Give Your Ragdoll Cat a Bath

by Rob on December 20, 2014

Giving your Ragdoll cat or kitten a monthly bath is important to help maintain a healthy coat. Not only does it keep your cat clean and smelling fresh, but it also aids in keeping the coat healthy. If you have a new Ragdoll kitten you can start bathing them from 6 weeks of age. Of course, they go through a time where they will resist a bit; however, with persistence they will get used to regular bathing.

Any pet shampoo is acceptable for bathing your cat. Other products that are safe to use are blue Dawn dish soap (excellent if your cat is greasy), and No More Tears baby shampoo. Do not use ‘human products’ as a general rule. They have additives for fragrance that can be irritating to a cat. Remember that your Ragdoll cat will lick the fur. Here are some tips to help make bathing go more smoothly.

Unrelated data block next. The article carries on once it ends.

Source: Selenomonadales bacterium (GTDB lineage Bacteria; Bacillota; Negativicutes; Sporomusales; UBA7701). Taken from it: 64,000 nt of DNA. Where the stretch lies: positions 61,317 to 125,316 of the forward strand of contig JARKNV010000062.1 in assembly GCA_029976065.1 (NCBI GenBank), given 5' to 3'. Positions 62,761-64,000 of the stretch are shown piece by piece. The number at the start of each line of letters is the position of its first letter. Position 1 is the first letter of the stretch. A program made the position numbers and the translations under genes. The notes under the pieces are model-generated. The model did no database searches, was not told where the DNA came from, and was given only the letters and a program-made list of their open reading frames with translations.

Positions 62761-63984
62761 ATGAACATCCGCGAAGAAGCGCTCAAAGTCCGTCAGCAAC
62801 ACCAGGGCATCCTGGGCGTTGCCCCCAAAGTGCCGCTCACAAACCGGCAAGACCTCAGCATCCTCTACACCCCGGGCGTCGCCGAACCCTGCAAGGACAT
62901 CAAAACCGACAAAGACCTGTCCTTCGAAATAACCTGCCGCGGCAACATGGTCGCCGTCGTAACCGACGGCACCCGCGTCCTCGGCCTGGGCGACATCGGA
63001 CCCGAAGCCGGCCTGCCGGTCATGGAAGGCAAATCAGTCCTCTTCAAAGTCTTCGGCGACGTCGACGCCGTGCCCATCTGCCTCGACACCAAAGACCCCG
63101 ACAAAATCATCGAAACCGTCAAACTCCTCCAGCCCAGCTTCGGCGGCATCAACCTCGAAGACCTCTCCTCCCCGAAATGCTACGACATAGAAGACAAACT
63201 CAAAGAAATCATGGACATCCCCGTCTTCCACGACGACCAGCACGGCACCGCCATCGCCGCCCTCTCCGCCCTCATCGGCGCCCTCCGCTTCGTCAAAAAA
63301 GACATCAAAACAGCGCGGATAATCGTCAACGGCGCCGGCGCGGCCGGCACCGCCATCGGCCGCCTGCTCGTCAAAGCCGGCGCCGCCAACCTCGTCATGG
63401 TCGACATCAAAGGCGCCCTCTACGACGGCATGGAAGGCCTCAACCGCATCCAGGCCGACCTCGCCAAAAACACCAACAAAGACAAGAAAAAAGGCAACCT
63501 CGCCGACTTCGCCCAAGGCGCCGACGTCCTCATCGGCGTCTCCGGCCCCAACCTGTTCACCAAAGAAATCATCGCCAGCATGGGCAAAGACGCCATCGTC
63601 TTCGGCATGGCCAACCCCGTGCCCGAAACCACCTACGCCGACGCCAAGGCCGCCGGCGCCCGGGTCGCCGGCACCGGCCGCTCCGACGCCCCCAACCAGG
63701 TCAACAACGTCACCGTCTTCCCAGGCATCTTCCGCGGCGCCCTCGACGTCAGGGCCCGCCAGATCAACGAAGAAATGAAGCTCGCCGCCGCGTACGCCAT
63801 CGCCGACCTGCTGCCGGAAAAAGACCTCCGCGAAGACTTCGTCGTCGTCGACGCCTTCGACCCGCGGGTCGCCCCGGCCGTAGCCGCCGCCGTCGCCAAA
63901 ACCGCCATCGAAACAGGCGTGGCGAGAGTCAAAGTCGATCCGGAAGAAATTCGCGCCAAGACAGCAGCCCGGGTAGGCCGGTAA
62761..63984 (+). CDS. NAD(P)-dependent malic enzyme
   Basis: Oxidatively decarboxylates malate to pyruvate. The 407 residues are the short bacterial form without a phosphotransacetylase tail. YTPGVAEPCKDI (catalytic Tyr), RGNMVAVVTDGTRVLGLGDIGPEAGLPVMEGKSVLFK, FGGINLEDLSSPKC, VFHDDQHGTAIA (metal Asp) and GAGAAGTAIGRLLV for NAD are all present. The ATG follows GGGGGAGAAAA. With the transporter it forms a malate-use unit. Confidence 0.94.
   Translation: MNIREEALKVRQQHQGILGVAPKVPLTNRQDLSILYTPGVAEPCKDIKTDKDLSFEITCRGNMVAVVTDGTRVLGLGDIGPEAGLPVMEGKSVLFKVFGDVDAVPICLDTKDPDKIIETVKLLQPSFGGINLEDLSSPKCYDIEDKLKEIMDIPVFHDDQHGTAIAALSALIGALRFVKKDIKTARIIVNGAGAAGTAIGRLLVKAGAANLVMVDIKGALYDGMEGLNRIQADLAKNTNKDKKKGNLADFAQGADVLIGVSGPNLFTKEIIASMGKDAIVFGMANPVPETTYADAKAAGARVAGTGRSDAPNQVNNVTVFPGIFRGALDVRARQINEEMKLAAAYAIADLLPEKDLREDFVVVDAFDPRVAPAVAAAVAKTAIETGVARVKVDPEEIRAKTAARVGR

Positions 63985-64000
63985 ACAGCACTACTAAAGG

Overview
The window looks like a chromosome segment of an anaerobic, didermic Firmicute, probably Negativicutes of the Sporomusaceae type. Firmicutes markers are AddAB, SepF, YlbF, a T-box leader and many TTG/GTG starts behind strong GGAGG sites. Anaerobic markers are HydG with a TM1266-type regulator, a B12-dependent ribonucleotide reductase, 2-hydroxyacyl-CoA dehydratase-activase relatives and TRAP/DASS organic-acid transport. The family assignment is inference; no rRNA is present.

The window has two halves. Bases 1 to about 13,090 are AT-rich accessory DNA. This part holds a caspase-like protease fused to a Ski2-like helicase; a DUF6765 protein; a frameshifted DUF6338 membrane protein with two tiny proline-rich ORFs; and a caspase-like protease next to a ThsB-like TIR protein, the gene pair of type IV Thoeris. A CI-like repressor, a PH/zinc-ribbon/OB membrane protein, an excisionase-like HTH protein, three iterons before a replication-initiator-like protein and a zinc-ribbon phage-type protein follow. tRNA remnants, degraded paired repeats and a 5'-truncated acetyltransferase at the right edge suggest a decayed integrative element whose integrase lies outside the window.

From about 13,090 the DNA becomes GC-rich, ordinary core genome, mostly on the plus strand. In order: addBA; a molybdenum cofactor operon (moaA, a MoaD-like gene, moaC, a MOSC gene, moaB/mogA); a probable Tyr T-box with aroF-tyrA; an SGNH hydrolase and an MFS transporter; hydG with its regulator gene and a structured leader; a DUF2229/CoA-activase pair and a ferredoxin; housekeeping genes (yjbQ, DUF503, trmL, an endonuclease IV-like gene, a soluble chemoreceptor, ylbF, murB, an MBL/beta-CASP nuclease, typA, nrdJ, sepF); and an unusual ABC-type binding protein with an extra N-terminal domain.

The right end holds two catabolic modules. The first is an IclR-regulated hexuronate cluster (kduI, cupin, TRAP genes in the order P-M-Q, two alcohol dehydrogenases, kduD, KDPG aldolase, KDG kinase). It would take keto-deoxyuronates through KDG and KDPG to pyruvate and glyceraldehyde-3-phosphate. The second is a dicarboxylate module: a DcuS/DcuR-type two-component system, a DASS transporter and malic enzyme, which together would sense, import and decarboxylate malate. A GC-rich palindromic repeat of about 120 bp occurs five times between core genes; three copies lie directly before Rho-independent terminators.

Comb out your cat’s fur using a steel greyhound comb. Make sure there are no mats in the coat. If the mats are not removed first they will prevent the shampoo and water from penetrating to the skin, and will be impossible to rinse all the shampoo from.

Wet down your Ragdoll cat using warm water; Remember, their body temp is up around 103 degrees, where as humans are typically 98.6 degrees. You can put petroleum jelly around the eyes to help keep the shampoo from getting in.

Shampoo thoroughly using the product of your choice; only use shampoos that are for cats other shampoos can cause skin problems Apply shampoo to the entire coat and work in well, down to the skin. Don’t forget behind the ears and the legs and feet.

Rinse thoroughly. Apply conditioner sparingly, and work in; rinse thoroughly again. Now you are ready to wring out the fur wrap your Ragdoll cat in a towel for drying. This may be the ideal time is clip all the claws, when your Ragdoll cat is wet and wrapped up securely in the towel. Next you can lightly spray the cat with the conditioning spray, and carefully comb through the coat with the steel comb. Many people do not like to comb while the cat is wet, often you will find that the coat can get knotted in places from all the shampooing and rinsing cycles. When you start drying, work from the bottom, (underside and legs) then work your way up each side finishing with the back and tail.

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